The patients were positioned supine under general anesthesia, with the use of an arm table and a tourniquet. A dorsoradial three-leg zigzag incision was made, starting over the TM joint with care taken to avoid the superficial branches of the radial nerve. The TM joint was exposed through incising the joint capsule, respecting the superficial soft tissue structures. The joint surfaces were decorticated using chevron bone cuts with irrigation to prevent thermal bone necrosis. The apex of the chevron pointed proximally with the aim of achieving a 120-degree angle (see Figure 1). The apex of the distal cut was made perpendicular to the metacarpal but the proximal cut was altered to facilitate optimal flexion at the arthrodesis site. AlloMatrix was used until 2004 in 30% of cases, and after this the senior author introduced a low morbidity technique to take bone graft locally from the ipsilateral radial metaphysis. Thus several bone cores are obtained with an AO tap guide (see Figure 2) being used as a trephine via a small volar incision over the distal radius and these bone cores are impacted into the TM joint cavity. The metacarpal is reduced onto the trapezium and the position was checked clinically. The final position of the thumb must be truly functional, so that the thumb tip can reach the little finger tip. Once the position is trialed and accepted, it can be held with one or more 1.6 mm K-wires passed from the first metacarpal into the trapezium. This allows the surgeon to concentrate on plate application rather than reduction of the arthrodesis. The K-wire can be positioned through the wound but should not obstruct placement of the plate which is held by five screws. The wound is closed and a plaster incorporating the thumb is used to immobilise the thumb. Postoperatively, patients were usually discharged on the day of surgery, with followup arranged at two weeks for removal of sutures and change of the plaster slab. At the five-week visit, the plaster slab was removed, radiographs were taken (see Figure 3), and patients were provided with a removal thumb splint for further four weeks.

910257.fig.001
Figure 1: Chevron cuts and application of AO mini T-plate.
910257.fig.002
Figure 2: AO tap guide.
910257.fig.003
Figure 3: Postoperative plain radiographs of arthrodesis site.

The patients were all called for review by the senior author, with mean followup of 64 months (range 36 to 84 months). There was no loss to followup. Patients were asked to score their pain according to the visual analogue score, one relating to no pain and 10 relating to severe pain. Pinch strength was measured using a pinch gauge dynamometer. Patients rated their overall satisfaction with the procedure as excellent, good, fair, or poor. Patients were also asked whether they felt their pain and function had improved and whether they could perform their activities of daily living following surgery.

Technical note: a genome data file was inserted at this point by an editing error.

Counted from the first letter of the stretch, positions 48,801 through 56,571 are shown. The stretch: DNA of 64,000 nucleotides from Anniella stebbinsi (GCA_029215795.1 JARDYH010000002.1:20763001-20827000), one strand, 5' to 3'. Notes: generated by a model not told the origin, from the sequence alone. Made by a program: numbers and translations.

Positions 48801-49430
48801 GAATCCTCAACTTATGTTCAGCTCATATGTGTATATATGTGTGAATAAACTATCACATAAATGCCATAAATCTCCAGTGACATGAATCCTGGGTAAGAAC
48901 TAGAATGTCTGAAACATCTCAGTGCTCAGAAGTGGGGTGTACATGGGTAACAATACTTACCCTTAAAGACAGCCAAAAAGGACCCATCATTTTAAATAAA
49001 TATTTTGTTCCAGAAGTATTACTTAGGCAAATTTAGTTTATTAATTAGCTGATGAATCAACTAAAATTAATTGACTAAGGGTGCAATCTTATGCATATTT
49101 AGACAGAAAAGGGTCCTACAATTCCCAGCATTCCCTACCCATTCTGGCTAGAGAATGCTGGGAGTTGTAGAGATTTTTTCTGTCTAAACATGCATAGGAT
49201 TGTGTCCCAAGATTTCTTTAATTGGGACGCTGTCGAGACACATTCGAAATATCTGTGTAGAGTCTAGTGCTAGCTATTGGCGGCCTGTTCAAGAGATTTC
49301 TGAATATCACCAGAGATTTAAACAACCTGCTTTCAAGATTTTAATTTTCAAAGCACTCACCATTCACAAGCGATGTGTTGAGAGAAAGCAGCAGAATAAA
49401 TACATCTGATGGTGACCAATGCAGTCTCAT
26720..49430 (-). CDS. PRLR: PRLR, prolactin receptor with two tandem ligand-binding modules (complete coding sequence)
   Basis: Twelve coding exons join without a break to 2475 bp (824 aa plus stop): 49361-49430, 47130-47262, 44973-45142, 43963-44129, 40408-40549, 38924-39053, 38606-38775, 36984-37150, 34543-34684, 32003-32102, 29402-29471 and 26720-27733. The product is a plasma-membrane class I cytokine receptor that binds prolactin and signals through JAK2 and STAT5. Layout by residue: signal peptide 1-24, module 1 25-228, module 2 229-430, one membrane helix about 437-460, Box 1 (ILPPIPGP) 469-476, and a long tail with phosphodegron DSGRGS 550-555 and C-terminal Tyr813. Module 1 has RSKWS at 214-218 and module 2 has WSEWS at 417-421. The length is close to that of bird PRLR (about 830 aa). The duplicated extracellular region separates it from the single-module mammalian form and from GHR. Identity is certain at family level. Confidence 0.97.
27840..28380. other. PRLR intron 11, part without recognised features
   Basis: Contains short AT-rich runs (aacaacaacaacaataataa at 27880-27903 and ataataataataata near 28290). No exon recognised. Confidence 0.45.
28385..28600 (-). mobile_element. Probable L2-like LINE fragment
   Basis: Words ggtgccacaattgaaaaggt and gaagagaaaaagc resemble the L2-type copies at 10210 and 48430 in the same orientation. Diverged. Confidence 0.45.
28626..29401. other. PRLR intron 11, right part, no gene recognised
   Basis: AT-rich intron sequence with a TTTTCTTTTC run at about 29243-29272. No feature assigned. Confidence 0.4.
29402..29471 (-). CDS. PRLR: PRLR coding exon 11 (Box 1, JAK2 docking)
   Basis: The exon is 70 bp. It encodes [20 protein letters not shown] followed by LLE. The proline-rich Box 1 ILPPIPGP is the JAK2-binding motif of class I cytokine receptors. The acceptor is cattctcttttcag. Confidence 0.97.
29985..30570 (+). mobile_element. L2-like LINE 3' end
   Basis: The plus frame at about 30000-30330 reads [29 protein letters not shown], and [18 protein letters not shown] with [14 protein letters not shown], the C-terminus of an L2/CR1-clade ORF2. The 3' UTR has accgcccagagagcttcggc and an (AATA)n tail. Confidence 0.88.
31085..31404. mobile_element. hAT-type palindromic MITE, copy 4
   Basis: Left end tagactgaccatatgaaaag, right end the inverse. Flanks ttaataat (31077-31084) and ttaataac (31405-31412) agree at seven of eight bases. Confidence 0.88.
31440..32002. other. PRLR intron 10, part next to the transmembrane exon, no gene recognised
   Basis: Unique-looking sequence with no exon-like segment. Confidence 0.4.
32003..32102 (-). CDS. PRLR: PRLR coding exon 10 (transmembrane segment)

Plain radiographs were assessed for union, defined as trabecular bridging on all views. The radiographs were also reviewed for the presence of arthrosis in the scaphotrapezial joint. Any complications postoperatively were also recorded.

3. Results

32 TM joint arthrodesis procedures were performed during the study period, 16 unilateral and 8 bilateral. Demographics included 20 females and 12 males, with an average age of 56 years (range: 42–70).

The average key pinch strength was 8.4 kg and the average visual analogue pain score was 2.5. All patients reported a subjective improvement in pain levels, hand function, and ability to perform activities of daily living. Overall there was a 90% satisfaction rate with the procedure, 60% rated excellent, 15% good, 15% fair, and 10% poor results.

The union rate of radiographs was 94%. Two patients required reoperation for clinical and radiographic nonunion involving further harvest of bone graft from the radial metaphysis and fixation with T-plate. Both patients reported a good result following the second procedure and went on to union. Only one case of radiographic progression of scaphotrapezial arthritis was identified at followup but the patient was asymptomatic.

Two patients reported transient radial nerve paraesthesia with symptoms settling in both patients at final followup. Six patients required removal of metalwork for local discomfort after union (19%).

4. Discussion

Recent systematic and Cochrane reviews have revealed that insufficient evidence is available to demonstrate superiority of any treatment option for TM joint osteoarthritis [2022]. The results from this study show a 90% patient satisfaction rate and 94% union rate following Chevron osteotomies and T-plate fixation supporting this as an effective treatment method.

Previous studies have demonstrated similar satisfaction levels following various arthrodesis procedures [14, 17, 23, 24]. The average postoperative pinch strength of 8.4 kg is higher than the 5.9 kg reported in a previous study [23]. However, as preoperative measures were not available, it is not possible to comment on the improvement in pinch strength and this makes comparison between studies difficult. Previous studies have shown that key and chuck pinch grip are significantly better following arthrodesis than ligament reconstruction and tendon interposition [25] and the pinch strength achieved following arthrodesis in this study would support this.

The 6% nonunion rate is lower than previously reported in the literature where rates range from 8% to 21% [2325, 28, 29]. This finding is supported by a retrospective review performed by Hartigan et al. who report a 16% nonunion rate following all types of arthrodesis but a lower rate of nonunion (6%) in cases where plate fixation was used [25]. The authors hypothesize two reasons for their low nonunion rate: the chevron configuration increases the contact area at the osteotomy site and the biomechanics of T-plate fixation improve chances of union. The senior author first started using the chevron bone cuts for TM joint arthrodesis in 1996. A variety of fixation techniques were used from Kirschner wires to single and double lag screws. Unfortunately there was a high failure rate and this contributed to a change in our practice to T-plate fixation from 2001.

It is widely believed that a fused TM joint accelerates arthritis in the adjacent joints, especially the scaphotrapezial joint. Our experience has been quite different with only one case of radiographic scaphotrapezoid arthritis identified during followup, leading us to conclude that TM joint arthrodesis does not accelerate arthritis in the adjacent thumb joints.

The authors recognise several limitations in the study design. The study involved a retrospective case series without a comparative group. The measurement of pinch strength and pain score was only performed postoperatively, and the addition of a preoperative measurement would highlight the amount of improvement seen following arthrodesis and facilitate comparisons to other studies. Subjective measures of outcome and satisfaction were obtained but the use of a validated outcome instrument would have the advantage of quantifying any improvement and again allow comparison with other studies.

5. Conclusion

Arthrodesis using a chevron osteotomy and plate fixation can give high patient satisfaction and union rates. This technique is safe and effective and is endorsed by the authors for the management of TM joint osteoarthritis.

Conflict of Interests

The authors declare that there is no conflict of interests regarding the publication of this paper.